A wild rock-and-roller who dreamed of who hitting it big, Chavoret Jaruboon took a “respectable” job to support the family he loved, a job which would see him use a machine gun to shoot 55 people through the heart.
A film inspired by his life, The Last Executioner premiered in Bangkok a few days after entering competition at the Shanghai International Film Festival. The film’s story of the unlikely executioner’s struggle to reconcile his actions with his karma is the latest Thai film to register with critics.
In the film, Chavoret is portrayed by Vithaya Pansringarm, the actor who earned wide praise for his titular role (not kidding) in last year’s Only God Forgives alongside Ryan Gosling.
In order to learn more about the film, Coconuts sat down with Vithaya and British-Thai director Tom Waller, who told us about the balance he sought to tell Chavoret’s story.
What led you to do ”The Last Executioner’?”
Tom Waller: I was very interested in this subject, to explain the story of the last man who used a machine gun to execute people in a Bangkok prison. As you know already, the story is about Chavoret Jaruboon, a normal guy with responsibilities for his family but with an unusual job. For this reason, tensions appeared, especially with his wife Tew (Penpak Sirikul). When he was young, he dreamed of being a rock star like Elvis Presley. It’s a real gap between his own fantasy and his reality, that’s why it was an interesting project: the paradox of a man making his choices in a violent and closed world – the prison.
The story is about state executioner Chavoret Jaruboon. How did you do to get the information about him to make the film?
TW: When I decided to do the movie, I spent a lot of time talking with his widow, and the author of his biography, Don Linder, an American guy living in Thailand. He interviewed Chavoret in 2007. I found out his story when I read an article about Chavoret in 2012.
At a party that same year, I met Don Linder, and we decided to adapt this story for cinema. It took less than two years to realise The Last Executioner but nine months to write the script. We also did a lot of research. We were at the prison, visited the execution room and used the same machine gun in order to be as realistic as possible.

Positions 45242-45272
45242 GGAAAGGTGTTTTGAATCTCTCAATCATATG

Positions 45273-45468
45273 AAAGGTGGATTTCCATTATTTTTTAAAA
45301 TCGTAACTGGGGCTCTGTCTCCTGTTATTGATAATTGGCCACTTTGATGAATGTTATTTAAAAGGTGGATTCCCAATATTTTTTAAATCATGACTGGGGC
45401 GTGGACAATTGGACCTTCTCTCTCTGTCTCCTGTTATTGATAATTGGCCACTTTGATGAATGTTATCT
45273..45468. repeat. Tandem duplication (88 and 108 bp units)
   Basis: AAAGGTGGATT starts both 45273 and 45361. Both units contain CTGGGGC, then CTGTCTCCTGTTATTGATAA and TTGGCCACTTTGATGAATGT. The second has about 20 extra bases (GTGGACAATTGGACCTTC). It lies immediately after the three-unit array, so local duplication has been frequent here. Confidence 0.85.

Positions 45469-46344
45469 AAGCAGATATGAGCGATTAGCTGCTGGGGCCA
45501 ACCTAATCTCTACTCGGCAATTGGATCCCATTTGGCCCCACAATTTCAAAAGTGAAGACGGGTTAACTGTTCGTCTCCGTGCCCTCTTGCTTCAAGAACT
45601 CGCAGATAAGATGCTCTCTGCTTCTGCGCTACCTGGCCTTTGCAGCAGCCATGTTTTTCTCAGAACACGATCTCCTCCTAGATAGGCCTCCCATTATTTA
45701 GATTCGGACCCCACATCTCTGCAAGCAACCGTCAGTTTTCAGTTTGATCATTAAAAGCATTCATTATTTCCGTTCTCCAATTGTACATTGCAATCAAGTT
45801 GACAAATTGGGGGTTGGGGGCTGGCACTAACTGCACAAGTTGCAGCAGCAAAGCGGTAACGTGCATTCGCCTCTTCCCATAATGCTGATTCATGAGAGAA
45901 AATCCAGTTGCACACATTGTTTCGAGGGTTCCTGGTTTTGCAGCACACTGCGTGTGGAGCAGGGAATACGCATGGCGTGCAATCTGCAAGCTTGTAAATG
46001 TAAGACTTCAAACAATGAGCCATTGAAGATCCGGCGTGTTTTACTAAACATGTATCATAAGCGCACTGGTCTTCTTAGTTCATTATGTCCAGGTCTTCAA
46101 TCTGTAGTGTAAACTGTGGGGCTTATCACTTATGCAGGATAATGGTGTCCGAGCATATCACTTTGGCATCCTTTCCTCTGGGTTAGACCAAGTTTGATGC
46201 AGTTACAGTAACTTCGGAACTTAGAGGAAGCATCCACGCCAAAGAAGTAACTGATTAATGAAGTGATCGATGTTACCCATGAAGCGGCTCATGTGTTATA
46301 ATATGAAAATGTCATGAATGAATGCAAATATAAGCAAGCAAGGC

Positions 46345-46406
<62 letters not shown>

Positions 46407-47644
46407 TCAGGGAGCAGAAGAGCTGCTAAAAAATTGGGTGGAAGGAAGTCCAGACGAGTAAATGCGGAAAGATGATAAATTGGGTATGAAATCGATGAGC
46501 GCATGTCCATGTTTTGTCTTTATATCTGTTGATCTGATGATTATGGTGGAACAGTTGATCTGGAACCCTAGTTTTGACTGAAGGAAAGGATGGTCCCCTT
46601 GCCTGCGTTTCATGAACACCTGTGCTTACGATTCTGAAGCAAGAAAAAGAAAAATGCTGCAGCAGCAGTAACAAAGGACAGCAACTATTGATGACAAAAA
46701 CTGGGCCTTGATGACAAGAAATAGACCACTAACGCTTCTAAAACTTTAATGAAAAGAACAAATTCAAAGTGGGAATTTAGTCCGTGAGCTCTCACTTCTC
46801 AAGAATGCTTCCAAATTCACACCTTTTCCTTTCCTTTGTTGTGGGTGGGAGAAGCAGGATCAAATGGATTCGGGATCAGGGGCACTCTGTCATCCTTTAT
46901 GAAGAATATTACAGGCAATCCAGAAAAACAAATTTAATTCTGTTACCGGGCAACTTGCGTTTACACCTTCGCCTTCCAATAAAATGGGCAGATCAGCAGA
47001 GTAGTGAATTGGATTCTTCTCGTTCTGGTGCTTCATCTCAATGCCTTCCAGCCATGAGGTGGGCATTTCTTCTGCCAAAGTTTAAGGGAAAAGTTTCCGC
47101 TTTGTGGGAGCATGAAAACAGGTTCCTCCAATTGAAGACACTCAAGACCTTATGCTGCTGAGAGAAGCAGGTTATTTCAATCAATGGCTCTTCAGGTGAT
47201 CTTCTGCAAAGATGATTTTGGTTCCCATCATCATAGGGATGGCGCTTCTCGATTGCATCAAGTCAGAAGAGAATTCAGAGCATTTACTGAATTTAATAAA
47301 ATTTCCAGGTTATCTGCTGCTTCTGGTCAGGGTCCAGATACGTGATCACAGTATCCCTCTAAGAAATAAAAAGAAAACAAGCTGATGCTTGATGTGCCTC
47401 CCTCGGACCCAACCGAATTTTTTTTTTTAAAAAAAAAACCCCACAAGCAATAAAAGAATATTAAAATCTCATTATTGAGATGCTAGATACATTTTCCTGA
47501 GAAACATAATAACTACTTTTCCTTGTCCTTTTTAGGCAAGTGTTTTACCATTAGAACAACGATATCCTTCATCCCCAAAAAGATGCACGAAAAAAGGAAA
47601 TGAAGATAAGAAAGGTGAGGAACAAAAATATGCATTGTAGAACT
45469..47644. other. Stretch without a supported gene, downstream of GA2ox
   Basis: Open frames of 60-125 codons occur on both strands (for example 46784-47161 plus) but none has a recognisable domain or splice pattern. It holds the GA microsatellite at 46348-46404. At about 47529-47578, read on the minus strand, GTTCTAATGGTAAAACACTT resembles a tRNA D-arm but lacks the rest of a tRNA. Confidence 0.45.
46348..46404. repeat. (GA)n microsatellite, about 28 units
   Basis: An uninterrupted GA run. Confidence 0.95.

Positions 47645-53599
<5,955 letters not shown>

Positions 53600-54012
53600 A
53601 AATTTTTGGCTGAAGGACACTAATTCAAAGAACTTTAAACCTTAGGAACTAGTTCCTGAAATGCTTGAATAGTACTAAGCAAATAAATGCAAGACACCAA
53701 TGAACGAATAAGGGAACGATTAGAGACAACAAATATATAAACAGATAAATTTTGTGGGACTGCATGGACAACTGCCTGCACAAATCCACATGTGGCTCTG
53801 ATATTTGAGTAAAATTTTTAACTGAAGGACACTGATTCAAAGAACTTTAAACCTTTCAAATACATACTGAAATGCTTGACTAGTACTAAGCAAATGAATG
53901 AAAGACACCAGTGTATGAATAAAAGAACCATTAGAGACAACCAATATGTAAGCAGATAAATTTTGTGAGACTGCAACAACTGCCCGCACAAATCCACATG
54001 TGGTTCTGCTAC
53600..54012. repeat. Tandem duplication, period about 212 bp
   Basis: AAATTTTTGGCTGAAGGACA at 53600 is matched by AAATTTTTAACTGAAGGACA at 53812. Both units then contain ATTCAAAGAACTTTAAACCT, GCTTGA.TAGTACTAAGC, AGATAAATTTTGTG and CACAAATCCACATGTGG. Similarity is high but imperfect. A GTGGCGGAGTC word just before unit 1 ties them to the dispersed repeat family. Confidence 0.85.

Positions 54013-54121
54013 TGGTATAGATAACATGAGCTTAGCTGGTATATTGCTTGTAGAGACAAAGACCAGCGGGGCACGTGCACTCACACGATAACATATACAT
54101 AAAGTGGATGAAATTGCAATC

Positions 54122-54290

‘Executioner’ is the first biopic you’ve directed. What was it like telling Chavoret’s story?
TW: It’s definitely a different point of view. Firstly, it’s a story of a real person. It means we have to respect him and his family. We have to also be very careful with the way we treat his story. For example, we thought a lot about the little details of his private life. Can we show that? Will the family agree? Those were the kind of questions I always asked to myself in order to respect Chavoret.
The movie’s central question seems to be: How can you expect good karma when you spend your days executing people? Did you succeed in answering that?
TW: It’s complicated to answer this question because it’s a very subjective notion. Anyone can get another point of view from the movie. In 19 years, Chavoret executed 55 people. It’s something difficult for him to do, as killing people generally doesn’t provide good karma. Chavoret has to find a way to accept his role as the official executioner. Therefore he’s in conflict between his morality and his duty. In The Last Executioner, we tried to show that anyone can be affected by killing people.